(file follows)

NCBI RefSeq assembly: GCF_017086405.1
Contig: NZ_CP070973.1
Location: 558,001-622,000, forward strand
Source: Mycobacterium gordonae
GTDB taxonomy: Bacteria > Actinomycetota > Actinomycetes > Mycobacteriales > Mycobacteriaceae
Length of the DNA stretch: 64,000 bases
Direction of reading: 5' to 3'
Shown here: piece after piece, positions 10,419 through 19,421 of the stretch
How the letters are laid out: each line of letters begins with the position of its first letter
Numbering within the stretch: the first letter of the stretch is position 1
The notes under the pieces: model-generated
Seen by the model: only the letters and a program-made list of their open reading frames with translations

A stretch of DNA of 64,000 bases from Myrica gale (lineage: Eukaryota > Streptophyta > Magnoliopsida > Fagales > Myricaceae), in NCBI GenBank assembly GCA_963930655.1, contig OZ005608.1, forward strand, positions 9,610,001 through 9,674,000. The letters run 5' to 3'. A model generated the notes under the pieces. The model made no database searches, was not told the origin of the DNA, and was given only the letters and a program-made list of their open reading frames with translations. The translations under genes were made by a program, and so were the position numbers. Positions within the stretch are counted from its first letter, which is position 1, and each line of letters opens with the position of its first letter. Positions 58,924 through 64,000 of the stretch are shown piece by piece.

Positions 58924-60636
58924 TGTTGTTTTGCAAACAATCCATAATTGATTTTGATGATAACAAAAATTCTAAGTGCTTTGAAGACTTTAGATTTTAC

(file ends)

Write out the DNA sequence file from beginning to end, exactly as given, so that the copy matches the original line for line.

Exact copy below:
NCBI RefSeq assembly: GCF_017086405.1
Contig: NZ_CP070973.1
Location: 558,001-622,000, forward strand
Source: Mycobacterium gordonae
GTDB taxonomy: Bacteria > Actinomycetota > Actinomycetes > Mycobacteriales > Mycobacteriaceae
Length of the DNA stretch: 64,000 bases
Direction of reading: 5' to 3'
Shown here: piece after piece, positions 10,419 through 19,421 of the stretch
How the letters are laid out: each line of letters begins with the position of its first letter
Numbering within the stretch: the first letter of the stretch is position 1
The notes under the pieces: model-generated
Seen by the model: only the letters and a program-made list of their open reading frames with translations

A stretch of DNA of 64,000 bases from Myrica gale (lineage: Eukaryota > Streptophyta > Magnoliopsida > Fagales > Myricaceae), in NCBI GenBank assembly GCA_963930655.1, contig OZ005608.1, forward strand, positions 9,610,001 through 9,674,000. The letters run 5' to 3'. A model generated the notes under the pieces. The model made no database searches, was not told the origin of the DNA, and was given only the letters and a program-made list of their open reading frames with translations. The translations under genes were made by a program, and so were the position numbers. Positions within the stretch are counted from its first letter, which is position 1, and each line of letters opens with the position of its first letter. Positions 58,924 through 64,000 of the stretch are shown piece by piece.

Positions 58924-60636
58924 TGTTGTTTTGCAAACAATCCATAATTGATTTTGATGATAACAAAAATTCTAAGTGCTTTGAAGACTTTAGATTTTAC